A healthful lifestyle that includes eating organic fruits, vegetables, whole grains, and healthy fats and strictly limited (or no) processed foods combined with regular exercise and positive social interaction keeps everything working right—without pharmaceuticals.
Generally speaking, the less cooked a vegetable (or in this case, a berry), the better. Raw is almost always preferable to cooked for retaining nutritional value.
When it comes to the tomato, however, the cholesterol-fighting antioxidant lycopene, is more readily absorbed by the body after the heating process.
Statins are a class of drug (e.g., Lipitor) that is prescribed to manage LDL (low-density lipoprotein) cholesterol. They work by blocking the enzyme HMG-CoA reductase—which is produced by the liver—thereby preventing the natural creation of this type of cholesterol.
LDL has been labelled “bad” because it is known to contribute to heart disease.
Scientists have proved that boiled tomato has the same ingredients as statins, which are used as combat cholesterol. They can be quite effective substitute for statins, drugs that are prescribed to force these conditions that lead to heart problems.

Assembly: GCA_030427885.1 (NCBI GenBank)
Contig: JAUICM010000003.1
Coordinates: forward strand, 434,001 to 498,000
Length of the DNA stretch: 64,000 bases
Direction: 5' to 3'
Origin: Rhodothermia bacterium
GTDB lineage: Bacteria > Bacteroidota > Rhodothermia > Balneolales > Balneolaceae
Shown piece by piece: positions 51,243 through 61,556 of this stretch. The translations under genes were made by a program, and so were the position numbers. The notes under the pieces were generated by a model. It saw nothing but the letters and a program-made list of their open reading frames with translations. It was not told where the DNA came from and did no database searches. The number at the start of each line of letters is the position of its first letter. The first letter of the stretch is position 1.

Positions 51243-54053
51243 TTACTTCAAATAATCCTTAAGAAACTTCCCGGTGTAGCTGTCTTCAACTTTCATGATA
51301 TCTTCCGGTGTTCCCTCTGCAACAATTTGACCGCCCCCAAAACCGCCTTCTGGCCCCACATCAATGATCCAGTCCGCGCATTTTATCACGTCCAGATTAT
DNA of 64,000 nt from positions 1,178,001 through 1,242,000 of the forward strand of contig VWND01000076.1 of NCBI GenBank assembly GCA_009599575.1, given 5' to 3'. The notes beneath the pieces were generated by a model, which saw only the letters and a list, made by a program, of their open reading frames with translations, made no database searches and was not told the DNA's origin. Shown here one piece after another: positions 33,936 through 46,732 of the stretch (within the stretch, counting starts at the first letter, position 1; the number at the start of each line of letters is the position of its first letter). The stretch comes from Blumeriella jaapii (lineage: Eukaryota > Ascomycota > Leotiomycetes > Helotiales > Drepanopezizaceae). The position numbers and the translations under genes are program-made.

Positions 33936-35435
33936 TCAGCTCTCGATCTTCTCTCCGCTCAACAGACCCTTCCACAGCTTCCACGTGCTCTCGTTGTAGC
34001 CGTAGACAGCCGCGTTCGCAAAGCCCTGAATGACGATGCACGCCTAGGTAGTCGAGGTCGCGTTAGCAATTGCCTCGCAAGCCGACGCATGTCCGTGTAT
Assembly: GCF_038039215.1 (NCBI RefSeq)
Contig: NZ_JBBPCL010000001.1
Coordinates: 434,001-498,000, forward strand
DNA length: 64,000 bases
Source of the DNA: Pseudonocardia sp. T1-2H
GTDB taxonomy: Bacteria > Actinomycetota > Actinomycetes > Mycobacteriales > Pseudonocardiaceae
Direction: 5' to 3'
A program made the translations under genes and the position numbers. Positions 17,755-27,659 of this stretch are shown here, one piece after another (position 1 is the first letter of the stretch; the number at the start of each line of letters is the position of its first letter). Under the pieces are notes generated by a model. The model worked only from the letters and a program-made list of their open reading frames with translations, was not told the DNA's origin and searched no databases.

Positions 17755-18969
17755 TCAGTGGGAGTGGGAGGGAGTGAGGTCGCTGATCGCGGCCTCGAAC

Consuming only 2 deciliters sauce or tomato juice during the day is enough to help these patients. The secret is the high level of the ingredient lycopene. This powerful antioxidant is a source of good health, thus reduce the risk of heart disease.
Boiled tomato is the best, because the body can absorb more lycopene from him than from fresh tomatoes.
Experts from Australia, analyzed the results of 14 international studies- the benefits of lycopene in the last 55 years.
They concluded that he produced natural defense against increased levels of the bad cholesterol.
The study showed that more than 25 mg of lycopene a day reduces bad cholesterol by 10%, said Dr. Karin Reid, one of the authors of this study.
The tomato has the same effect as drugs that are usually prescribed in such cases, and no side effects that include muscle pain, weakness and nerve damage.
Lycopene is also found in watermelon, guava, papaya, grapefruit and apricots, but in much smaller quantities.
h/t: healthexpertgroup.com/boiled-tomatoes-cholesterol/ ; dailymail.co.uk/health/article-1388927/Cooked-tomatoes-good-statins-battling-cholesterol.html